Saturday, November 29, 2014

Arabian Cuisine Finds Favour in Hyderabad

Most foodies in the city would recommend a trip to far away Barkas to get your fill of authentic Arabic cuisine. But now, a lot of alternatives have cropped up around the city (in Tolichowki, Charminar, Banjara Hills) that serve delectable Arabic specialities like mandi, muttabaq, umm ali, hummus, khabsa laham etc. It does look like city folk have developed a taste for Arabian cusine.

Socialite Aamer Javeed often visits restaurants in Banjara hills with friends to relish the Arabic platter. He says, "I love eating samak al-faham (fish that looks white after cooking), hummus and khabsa laham. An Arabic meal can never be complete without the sweet delight, baklava, which is a flaky pastry filled with nuts. It just dissolves in the mouth."

The platter is an amalgamation of cuisines like Yemeni, Persian, Lebanese, Turkish and Saudi Arabia. The experience of sharing food served on one big thhaal (a huge round plate) is proving to be a big draw for the city folk. "I often go to Old City with friends and enjoy eating the Arabic dishes. I am fond of the flavoured rice with less spices," says city based artist Aziz.

Restaurants in Towlichowki have an exotic Arabian ambience with long curtains, woven carpets laid on the floor and with masnads (bolsters) laid around low tables.The mandi is a huge favourite with the crowds. Served as a mound of rice with chunks of meat (chicken mutton fish) on the thhaal, it has many variants -khabsa laham, majboos (tomatoes are added) and maghluba (more nuts and a bit spicy). The rice is flavoured with saffron and hence, is yellow in colour. It is sprinkled with fried raisins, nuts and fried onion ringlets. A boiled egg sits atop it, sprinkled with finely chopped coriander and mint leaves. "Many Hyderabadis like us want a break from the spicy biryani and these dishes stand out because of their flavours. My Sunday special is steaming hot majboos, another variety of mandi, which has a mild flavour.I used to go to Barkas a lot, but thankfully, we have so many more options these days," says Neidhi, an MNC employee. She loves eating basbousa, a kind of semolina halwa cooked with orange flower water and sugar syrup.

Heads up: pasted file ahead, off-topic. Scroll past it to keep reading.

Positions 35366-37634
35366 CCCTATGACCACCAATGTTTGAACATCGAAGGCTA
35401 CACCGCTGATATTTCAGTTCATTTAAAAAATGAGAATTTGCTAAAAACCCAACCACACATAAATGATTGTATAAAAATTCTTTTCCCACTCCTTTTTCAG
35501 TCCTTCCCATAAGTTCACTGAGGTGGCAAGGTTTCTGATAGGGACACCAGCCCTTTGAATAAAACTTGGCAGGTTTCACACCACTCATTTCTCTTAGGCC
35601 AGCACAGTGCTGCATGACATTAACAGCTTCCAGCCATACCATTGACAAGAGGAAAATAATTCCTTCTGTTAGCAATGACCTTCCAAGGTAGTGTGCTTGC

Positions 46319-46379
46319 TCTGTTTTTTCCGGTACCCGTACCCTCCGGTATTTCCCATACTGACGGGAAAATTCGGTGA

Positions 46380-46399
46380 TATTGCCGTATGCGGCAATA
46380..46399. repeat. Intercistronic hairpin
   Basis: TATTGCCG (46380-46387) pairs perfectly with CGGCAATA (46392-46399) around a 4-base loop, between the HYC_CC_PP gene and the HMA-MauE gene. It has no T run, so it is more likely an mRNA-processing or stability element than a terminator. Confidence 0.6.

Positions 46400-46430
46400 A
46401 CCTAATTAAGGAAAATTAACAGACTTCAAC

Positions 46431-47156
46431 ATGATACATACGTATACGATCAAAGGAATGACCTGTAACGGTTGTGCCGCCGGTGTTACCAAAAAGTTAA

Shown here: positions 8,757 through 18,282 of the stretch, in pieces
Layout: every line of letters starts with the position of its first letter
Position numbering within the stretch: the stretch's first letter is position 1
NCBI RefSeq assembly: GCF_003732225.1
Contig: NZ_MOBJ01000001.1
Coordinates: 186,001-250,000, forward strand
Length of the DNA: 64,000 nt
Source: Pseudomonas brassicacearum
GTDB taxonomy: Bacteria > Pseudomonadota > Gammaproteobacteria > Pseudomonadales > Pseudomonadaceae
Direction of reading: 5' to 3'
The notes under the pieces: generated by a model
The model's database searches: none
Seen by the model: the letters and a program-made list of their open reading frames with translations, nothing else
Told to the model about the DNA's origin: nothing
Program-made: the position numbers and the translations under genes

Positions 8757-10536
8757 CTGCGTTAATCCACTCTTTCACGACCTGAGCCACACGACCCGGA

City-based food blogger and critic Sankalp, sums it up saying, "Arabian food is cooked on slow wood fire that gives it the special flavour. My favourite is muttabaq, a kind of patties filled with minced meat, scrambled eggs and herbs. Another favourite of mine is khabsa."

Cups of suleimani chai (decoction of tea served with a dash of lemon) are a must have after a hearty Arabian meal.


A pit is dug in the ground and its inside walls are covered with clay. Logwoods are fired. A pot containing water, rice and spices for mandi is kept on these logs. Atop the vessel, a wire mesh is kept on which big pieces of meat are placed and is left to cook. "The taste of meat cooked in this way has flavour of smoke and gets cooked tenderly. When its fat drips on the rice the final flavour is unique," shares Mohammed Aslam, a cook at an eatery in Tolichowki.


Hyderabad has an old association with the Arabs. Way back in 13th century, many Yemenis were part of Bahmani army. After the dynasty's fall, these soldiers joined the Maratha army. When the Marathas were defeated by the British, these Yemeni soldiers were sent to Hyderabad to serve the Nizam. And the rest as they say is history.


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